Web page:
3 Realities Of Dating Someone With A Mental Illness
In today’s day and age, dating can be a major struggle. It seems like everyday, a new dating app or website comes onto the scene. And the numbers tell us that we’re not far off—there are over 1,500 dating platforms on the market today, according to Marketdata Enterprise. But those dating sites don’t tell you much about potential partners, not to mention the stress of juggling conversations with multiple people at the same time.
Most people find dating to be inherently awkward, tiring, and sometimes a little scary. For people struggling with depression or anxiety, the stress of dating can be too much to manage. There’s a negative stigma around mental health, and some people dating might turn away from a potential partner if they knew they were struggling with mental health issues.
However, data from the National Center for Health Statistics (NCHS) shows that nearly 1 in 12 adults over the age of 20 reported having depression. Regardless of age, gender, or location, it’s likely that people who are actively dating will go on at least one date with someone suffering from a mental illness.
What to Know if You’re Dating Someone With a Mental Illness
When dating someone with a mental illness, there are certain things to keep in mind. It’s not a topic that is often talked about, but it’s an important one to discuss. If you’re dating, or in a relationship with someone with depression, anxiety, an eating disorder, or similar mental health conditions, here are some things to think about.
1. Know Your Partner Isn’t Unstable
One of the biggest misconceptions about people living with a mental illness is that they’re unstable, and at risk of having some type of breakdown. However, most people battling a mental illness don’t fall into that extreme category. Whether someone is undergoing treatment, or is dealing with their issues internally, they most likely have developed ways of coping that allow them to live a relatively normal life. If you’re dating someone who opens up about their mental illness, listen to what they’re dealing with, without assuming how it affects their life, or how it could impact your relationship.
2. Communicate Effectively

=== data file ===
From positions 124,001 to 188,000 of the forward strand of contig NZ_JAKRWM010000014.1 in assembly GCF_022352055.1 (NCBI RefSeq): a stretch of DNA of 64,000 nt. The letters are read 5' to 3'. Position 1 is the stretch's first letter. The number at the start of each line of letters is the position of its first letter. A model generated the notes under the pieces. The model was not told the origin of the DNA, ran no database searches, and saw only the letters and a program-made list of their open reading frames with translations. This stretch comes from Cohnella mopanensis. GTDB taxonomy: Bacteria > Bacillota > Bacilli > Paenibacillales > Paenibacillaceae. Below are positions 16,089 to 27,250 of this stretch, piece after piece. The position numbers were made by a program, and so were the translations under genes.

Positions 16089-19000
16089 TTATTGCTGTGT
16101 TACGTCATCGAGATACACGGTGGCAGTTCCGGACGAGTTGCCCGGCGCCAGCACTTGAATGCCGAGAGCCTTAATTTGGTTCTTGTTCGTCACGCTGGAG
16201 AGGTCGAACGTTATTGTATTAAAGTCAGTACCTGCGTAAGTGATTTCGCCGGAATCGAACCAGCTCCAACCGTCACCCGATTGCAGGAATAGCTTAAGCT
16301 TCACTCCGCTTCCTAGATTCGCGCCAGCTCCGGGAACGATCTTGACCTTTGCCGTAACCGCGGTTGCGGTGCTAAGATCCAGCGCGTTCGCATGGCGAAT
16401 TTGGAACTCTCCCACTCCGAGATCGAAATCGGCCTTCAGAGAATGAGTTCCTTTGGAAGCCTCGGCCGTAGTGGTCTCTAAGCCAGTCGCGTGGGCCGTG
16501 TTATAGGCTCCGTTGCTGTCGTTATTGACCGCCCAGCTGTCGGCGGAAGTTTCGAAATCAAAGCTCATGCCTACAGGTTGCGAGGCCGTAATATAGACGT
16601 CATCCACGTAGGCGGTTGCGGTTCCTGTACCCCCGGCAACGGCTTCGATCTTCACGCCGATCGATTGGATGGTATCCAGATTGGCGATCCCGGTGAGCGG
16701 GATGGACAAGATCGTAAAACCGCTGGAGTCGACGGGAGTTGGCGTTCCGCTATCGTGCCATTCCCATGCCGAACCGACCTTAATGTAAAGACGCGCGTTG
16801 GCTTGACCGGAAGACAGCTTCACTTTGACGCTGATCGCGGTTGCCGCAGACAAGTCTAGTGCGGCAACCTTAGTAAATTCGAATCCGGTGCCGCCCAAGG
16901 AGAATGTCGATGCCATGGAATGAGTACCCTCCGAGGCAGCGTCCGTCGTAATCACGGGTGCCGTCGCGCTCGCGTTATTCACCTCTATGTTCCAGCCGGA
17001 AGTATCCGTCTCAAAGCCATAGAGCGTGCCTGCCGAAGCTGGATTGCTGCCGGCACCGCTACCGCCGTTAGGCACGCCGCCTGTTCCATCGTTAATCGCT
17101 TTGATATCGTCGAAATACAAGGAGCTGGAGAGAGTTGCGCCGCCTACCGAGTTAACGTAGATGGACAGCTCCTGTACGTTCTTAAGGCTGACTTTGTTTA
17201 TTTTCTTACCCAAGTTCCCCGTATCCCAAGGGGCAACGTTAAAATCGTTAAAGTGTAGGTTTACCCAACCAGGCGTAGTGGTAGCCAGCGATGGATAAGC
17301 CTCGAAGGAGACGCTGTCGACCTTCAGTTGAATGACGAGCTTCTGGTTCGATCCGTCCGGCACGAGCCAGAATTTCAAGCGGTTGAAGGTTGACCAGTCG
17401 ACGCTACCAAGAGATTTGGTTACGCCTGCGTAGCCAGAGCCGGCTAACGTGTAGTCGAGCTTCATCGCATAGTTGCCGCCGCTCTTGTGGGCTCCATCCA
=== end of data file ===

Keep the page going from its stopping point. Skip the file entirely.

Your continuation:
As with any relationship, communication is essential. It’s the glue that holds couples together, but when neglected, can cause partners to drift away from each other. When dating someone with a mental illness, communication helps each partner understand how the other is feeling. Sometimes, it might be difficult for someone with a mental illness to communicate openly, especially if they’re feeling angry, sad or worried. But in those hard times, voicing their feelings can help them feel better, and keep repressed emotions from turning into bigger issues. Relationships can be hard work, and it takes effort from both partners to communicate effectively during good times and bad.
3. Learn What Triggers Them
If you’ve been dating someone with a mental illness for a while, it’s helpful to recognize the situations that trigger them. For example, someone with social anxiety might feel uncomfortable being in busy or loud places, like bars or movie theatres. On the other hand, someone with an eating disorder might rather spend time doing something outdoors, instead of meeting for dinner at a restaurant. Overtime, pay attention to the places where your partner is the happiest and most relaxed, and build date ideas around their preferred environments. Their “normal” might not be the same as yours, but as the relationship grows, you’ll find activities that both of you enjoy doing together.
Love And Support
Love and support is the fuel of any relationship. In a healthy partnership, both people feel comfortable talking about their feelings, opening up about their internal struggles, and loving each other despite their flaws. If you’re dating someone with a mental illness, remember to show your partner that you love and respect them on their best days, and their worst. Talk about your feelings, voice potential problems early on, and strengthen the relationship by listening to both partner’s needs.
Elizabeth Rivelli - Contributor
Elizabeth graduated from Northeastern with a Bachelors of Arts in Communication Studies and currently is a freelance writer for a number of publications. She loves to write about mental health, substance abuse, mental health treatments, and depression/anxiety.